Sickle cell disease and pathophysiology


Sickle cell disease is an inherited condition that affects red blood cells. There are several different types of sickle cell disease with a range of symptoms and complications.   It can increase the risk of severe morbidity and mortality in sickle cell patients. Sickle cell disease is complex and incompletely understood, it is worth summarising the current understanding of the morbid anatomy of these diseases.  Due to the abnormal beta globin chain, red cell survival is curtailed and there is chronic anaemia. Even more important is polymerisation of haemoglobin S (HbS) within red cells, resulting in the irreversible sickling of red cells under certain physical conditions. The clinical manifestations of sickle cell are diverse.

The consequences are numerous and affect most of the organs in the body:

Haemolysis resulting in anaemia: Haemolytic anaemia is a disorder in which red blood cells are destroyed faster than they are made.  The destruction of red blood cells is called haemolysis.  Red blood cells are broken down more quickly than they can be replaced, resulting in anaemia.  Anaemia is the condition of having less haemoglobin (the substance on the red blood cells which carries oxygen) than normal.

Sickle cell obstruction of small vessels causing ischaemic damage

(A) In bones, this is the origin of the sickle bone pain and the source of fat and marrow embolism.  A fat embolism is a piece of intravascular fat that lodges within a blood vessel and causes a blockage of blood flow.  Fat embolism usually occurs after fractures to the long bones of the lower body, specifically the femur (thighbone), tibia (shinbone), and pelvis, resulting in avascular necrosis and local infection (osteomyelitis). Osteomyelitis can be an acute or a chronic inflammatory process of the bone caused by infection.

(B) In lungs, it may cause acute chest syndrome. Acute chest syndrome is a severe lung-related complication of sickle cell disease that affects both children and adults.  It creates pneumonia-like illness and is one of the leading causes of morbidity, hospitalisation and death in children and adults living with sickle cell.

(C) In kidneys, it causes medullary damage with impaired urinary concentrating ability. People with sickle cell can develop chronic kidney disease because of reduced blood flow to the common cause of death for people’s kidneys. Chronic kidney disease can lead to end-stage renal disease and is a common cause of death for people with SCD.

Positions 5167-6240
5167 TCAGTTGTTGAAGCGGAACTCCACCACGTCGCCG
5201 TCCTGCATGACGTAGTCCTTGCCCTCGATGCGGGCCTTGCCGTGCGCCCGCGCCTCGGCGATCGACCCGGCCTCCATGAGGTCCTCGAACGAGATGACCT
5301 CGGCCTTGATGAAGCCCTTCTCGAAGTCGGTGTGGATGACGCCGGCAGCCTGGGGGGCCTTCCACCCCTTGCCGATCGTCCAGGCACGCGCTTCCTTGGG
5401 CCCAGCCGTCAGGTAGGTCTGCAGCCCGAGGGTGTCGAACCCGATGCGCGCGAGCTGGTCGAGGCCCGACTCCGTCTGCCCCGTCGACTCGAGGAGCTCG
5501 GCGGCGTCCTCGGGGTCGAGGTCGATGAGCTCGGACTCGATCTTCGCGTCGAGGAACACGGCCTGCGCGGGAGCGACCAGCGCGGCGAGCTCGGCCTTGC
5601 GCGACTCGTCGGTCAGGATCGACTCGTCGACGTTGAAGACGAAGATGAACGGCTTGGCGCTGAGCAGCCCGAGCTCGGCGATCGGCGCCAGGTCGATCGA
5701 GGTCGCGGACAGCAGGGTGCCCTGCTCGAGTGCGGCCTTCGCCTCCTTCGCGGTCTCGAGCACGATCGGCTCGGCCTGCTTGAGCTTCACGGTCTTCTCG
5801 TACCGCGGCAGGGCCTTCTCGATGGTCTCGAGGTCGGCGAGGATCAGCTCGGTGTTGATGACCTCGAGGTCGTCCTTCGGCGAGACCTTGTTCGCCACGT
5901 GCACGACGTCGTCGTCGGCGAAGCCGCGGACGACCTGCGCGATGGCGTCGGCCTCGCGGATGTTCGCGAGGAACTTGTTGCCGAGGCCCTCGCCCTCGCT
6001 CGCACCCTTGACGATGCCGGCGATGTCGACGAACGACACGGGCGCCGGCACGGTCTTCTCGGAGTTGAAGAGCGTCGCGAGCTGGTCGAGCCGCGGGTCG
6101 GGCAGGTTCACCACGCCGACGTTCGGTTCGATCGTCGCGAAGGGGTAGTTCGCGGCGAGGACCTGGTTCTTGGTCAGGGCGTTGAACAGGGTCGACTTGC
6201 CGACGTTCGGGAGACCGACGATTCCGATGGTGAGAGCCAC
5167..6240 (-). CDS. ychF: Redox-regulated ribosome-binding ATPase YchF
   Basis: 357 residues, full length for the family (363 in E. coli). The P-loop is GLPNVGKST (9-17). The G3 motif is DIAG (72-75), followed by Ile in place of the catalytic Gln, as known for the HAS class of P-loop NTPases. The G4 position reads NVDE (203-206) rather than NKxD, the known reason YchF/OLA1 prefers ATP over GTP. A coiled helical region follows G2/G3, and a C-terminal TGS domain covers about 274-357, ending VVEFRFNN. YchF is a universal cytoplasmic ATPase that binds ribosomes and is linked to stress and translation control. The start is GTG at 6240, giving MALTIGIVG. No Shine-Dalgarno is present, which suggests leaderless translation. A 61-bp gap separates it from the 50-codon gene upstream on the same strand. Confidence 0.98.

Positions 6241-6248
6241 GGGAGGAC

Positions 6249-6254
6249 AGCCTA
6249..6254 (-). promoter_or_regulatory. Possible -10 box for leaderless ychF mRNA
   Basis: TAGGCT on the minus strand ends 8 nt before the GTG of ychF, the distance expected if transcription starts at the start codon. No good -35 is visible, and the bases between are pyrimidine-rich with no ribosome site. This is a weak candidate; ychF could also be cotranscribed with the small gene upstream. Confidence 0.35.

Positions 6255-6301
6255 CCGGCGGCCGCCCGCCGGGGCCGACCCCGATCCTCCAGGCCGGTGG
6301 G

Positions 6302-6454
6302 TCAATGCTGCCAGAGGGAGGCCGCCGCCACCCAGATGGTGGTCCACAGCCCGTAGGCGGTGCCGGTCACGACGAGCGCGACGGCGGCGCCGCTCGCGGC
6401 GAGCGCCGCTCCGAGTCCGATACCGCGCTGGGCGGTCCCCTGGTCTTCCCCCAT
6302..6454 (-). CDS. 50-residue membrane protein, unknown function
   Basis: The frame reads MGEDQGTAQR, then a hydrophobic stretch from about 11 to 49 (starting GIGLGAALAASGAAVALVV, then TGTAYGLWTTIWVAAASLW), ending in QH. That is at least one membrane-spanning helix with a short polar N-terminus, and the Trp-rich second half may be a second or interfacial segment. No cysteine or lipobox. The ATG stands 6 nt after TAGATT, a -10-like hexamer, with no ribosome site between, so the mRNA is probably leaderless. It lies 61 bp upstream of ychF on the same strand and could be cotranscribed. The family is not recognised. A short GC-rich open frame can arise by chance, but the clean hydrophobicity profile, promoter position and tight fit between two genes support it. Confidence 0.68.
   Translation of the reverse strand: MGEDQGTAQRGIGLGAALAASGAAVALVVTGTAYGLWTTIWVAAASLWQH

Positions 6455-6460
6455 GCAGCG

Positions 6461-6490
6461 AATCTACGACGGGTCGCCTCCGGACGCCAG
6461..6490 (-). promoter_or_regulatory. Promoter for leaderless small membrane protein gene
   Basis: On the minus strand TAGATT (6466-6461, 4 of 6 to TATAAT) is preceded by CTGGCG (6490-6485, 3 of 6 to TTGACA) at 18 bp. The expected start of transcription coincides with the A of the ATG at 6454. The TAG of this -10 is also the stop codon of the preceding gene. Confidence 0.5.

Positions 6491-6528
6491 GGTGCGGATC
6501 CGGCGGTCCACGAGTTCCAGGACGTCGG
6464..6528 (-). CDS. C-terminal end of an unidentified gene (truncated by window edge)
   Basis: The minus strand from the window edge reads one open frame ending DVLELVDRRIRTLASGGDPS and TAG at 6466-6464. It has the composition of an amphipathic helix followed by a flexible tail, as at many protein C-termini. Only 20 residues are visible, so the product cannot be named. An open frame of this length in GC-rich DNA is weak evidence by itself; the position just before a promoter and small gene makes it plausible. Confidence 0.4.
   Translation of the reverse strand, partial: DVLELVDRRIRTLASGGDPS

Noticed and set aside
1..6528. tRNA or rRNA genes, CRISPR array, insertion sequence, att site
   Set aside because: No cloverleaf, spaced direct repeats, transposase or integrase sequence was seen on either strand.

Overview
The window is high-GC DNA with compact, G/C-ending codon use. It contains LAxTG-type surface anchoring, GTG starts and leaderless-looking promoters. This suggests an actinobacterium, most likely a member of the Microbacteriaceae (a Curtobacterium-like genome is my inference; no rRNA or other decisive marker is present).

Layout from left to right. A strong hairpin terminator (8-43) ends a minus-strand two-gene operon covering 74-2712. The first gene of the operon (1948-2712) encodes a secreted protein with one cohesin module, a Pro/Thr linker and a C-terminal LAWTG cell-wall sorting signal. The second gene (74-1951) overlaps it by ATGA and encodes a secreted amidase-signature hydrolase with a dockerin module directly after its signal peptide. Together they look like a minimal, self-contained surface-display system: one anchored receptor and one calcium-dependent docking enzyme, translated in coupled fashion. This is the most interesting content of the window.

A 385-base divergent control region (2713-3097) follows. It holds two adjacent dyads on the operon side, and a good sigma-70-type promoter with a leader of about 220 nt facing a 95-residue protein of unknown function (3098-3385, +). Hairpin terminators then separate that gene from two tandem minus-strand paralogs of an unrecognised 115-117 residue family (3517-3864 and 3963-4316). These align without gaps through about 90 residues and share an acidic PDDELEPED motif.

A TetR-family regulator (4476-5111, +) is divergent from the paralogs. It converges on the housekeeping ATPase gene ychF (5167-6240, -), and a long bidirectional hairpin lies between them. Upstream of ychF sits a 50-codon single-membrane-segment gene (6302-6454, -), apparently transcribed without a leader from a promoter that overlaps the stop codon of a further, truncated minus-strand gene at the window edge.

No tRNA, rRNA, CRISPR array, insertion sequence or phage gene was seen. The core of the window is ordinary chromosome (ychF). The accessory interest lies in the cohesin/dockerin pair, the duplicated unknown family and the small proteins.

(D) In skin, it causes chronic leg ulcers. The cause is complex but is thought to be related to the sickled red cells causing obstruction to the small blood vessels, reducing oxygen to the skin and venous incompetence.  Pain within sickle crisis can also reduce mobility and may cause stiffening of the ankle, thereby reducing venous function further.  The combination of these factors can create the environment for an ulcer to develop followed by infection inflammation.

(E) Cumulatively, it can result in multi-organ failure. Acute multiorgan failure syndrome is a severe, life-threatening complication of pain episodes in patients with otherwise mild sickle cell.  Sickle cells that block blood flow to organs deprive the affected organs of blood and oxygen.  In sickle cell anaemia, blood is always low in oxygen. This lack of oxygen-rich blood can damage nerves and organs including kidneys, liver, and spleen and this can become fatal.

Sequestration of sickle cells in e.g., spleen and liver, causing sequestration crises. These occur when an excessive amount of blood becomes trapped in the spleen, causing a dangerous drop in the circulating blood volume.

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Sickle cell/endothelial cell interaction and cumulative vascular damage in:

(A) Lungs causing pulmonary hypertension. One possible reason sickle cell patients develop pulmonary hypertension is that increased breakdown of red blood cells within the blood vessels causes inflammation and a decrease of nitric oxide (a substance that causes relaxation of the blood vessels).  This causes constriction of the small arteries of the lungs which may lead to pulmonary hypertension.

(B) The brain, causing arterial abnormalities and stroke (ischaemic and haemorrhagic). An ischemic stroke occurs when a blood vessel supplying the brain becomes blocked and a hemorrhagic stroke occurs when a blood vessel bursts, leaking blood into the brain.

(C) Sickle cell diseases produce many structural and functional abnormalities in the kidney, including glomerular abnormalities, causing glomerular renal failure. Glomerular disease reduces the kidneys’ ability to maintain a balance of certain substances in the bloodstream.  Normally, the kidneys filter toxins out of the bloodstreams and excrete them in the urine but keep red blood cells and protein in the bloodstream. In people with glomerular renal failure, the red blood cells and protein may be excreted into the urine, while toxins may be retained.

(D)Skin-causing leg ulcers. The cause of leg ulcers is related to the sickled red blood cells causing obstruction to the small blood vessels, reducing oxygen to the skin and veins.  Pain within the sickle crisis can also reduce mobility and may cause stiffening of the ankle thereby reducing venous function. The combination of all these factors can create the environment for an ulcer to develop, followed by infection and inflammation

I will conclude the pathophysiology of sickle cell disease next week.

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